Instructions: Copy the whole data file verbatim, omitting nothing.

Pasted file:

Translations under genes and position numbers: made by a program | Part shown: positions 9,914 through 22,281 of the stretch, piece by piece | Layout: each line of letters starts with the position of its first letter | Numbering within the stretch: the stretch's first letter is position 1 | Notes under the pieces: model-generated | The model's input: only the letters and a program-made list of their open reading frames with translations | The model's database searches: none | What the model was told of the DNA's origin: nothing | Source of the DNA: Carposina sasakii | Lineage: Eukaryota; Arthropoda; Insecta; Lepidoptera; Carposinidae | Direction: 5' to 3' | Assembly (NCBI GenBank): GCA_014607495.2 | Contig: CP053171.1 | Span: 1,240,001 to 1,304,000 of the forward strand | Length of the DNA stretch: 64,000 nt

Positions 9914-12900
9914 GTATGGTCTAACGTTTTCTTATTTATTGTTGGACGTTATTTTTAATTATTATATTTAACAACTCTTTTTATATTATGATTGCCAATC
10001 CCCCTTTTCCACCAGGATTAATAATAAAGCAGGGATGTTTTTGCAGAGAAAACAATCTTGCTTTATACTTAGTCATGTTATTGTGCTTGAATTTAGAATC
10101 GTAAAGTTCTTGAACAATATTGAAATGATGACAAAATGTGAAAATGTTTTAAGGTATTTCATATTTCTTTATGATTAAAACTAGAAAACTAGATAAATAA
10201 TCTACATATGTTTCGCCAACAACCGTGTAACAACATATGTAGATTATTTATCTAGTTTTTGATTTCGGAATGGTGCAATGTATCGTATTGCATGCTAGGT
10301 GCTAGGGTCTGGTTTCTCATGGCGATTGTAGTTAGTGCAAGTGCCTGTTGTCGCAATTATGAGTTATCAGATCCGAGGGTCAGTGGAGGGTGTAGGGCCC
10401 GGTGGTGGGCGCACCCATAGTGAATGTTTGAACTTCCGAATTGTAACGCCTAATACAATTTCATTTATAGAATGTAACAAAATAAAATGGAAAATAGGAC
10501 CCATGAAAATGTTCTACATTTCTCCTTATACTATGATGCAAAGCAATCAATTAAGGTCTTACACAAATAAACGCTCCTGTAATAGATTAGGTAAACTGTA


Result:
Translations under genes and position numbers: made by a program | Part shown: positions 9,914 through 22,281 of the stretch, piece by piece | Layout: each line of letters starts with the position of its first letter | Numbering within the stretch: the stretch's first letter is position 1 | Notes under the pieces: model-generated | The model's input: only the letters and a program-made list of their open reading frames with translations | The model's database searches: none | What the model was told of the DNA's origin: nothing | Source of the DNA: Carposina sasakii | Lineage: Eukaryota; Arthropoda; Insecta; Lepidoptera; Carposinidae | Direction: 5' to 3' | Assembly (NCBI GenBank): GCA_014607495.2 | Contig: CP053171.1 | Span: 1,240,001 to 1,304,000 of the forward strand | Length of the DNA stretch: 64,000 nt

Positions 9914-12900
9914 GTATGGTCTAACGTTTTCTTATTTATTGTTGGACGTTATTTTTAATTATTATATTTAACAACTCTTTTTATATTATGATTGCCAATC
10001 CCCCTTTTCCACCAGGATTAATAATAAAGCAGGGATGTTTTTGCAGAGAAAACAATCTTGCTTTATACTTAGTCATGTTATTGTGCTTGAATTTAGAATC
10101 GTAAAGTTCTTGAACAATATTGAAATGATGACAAAATGTGAAAATGTTTTAAGGTATTTCATATTTCTTTATGATTAAAACTAGAAAACTAGATAAATAA
10201 TCTACATATGTTTCGCCAACAACCGTGTAACAACATATGTAGATTATTTATCTAGTTTTTGATTTCGGAATGGTGCAATGTATCGTATTGCATGCTAGGT
10301 GCTAGGGTCTGGTTTCTCATGGCGATTGTAGTTAGTGCAAGTGCCTGTTGTCGCAATTATGAGTTATCAGATCCGAGGGTCAGTGGAGGGTGTAGGGCCC
10401 GGTGGTGGGCGCACCCATAGTGAATGTTTGAACTTCCGAATTGTAACGCCTAATACAATTTCATTTATAGAATGTAACAAAATAAAATGGAAAATAGGAC
10501 CCATGAAAATGTTCTACATTTCTCCTTATACTATGATGCAAAGCAATCAATTAAGGTCTTACACAAATAAACGCTCCTGTAATAGATTAGGTAAACTGTA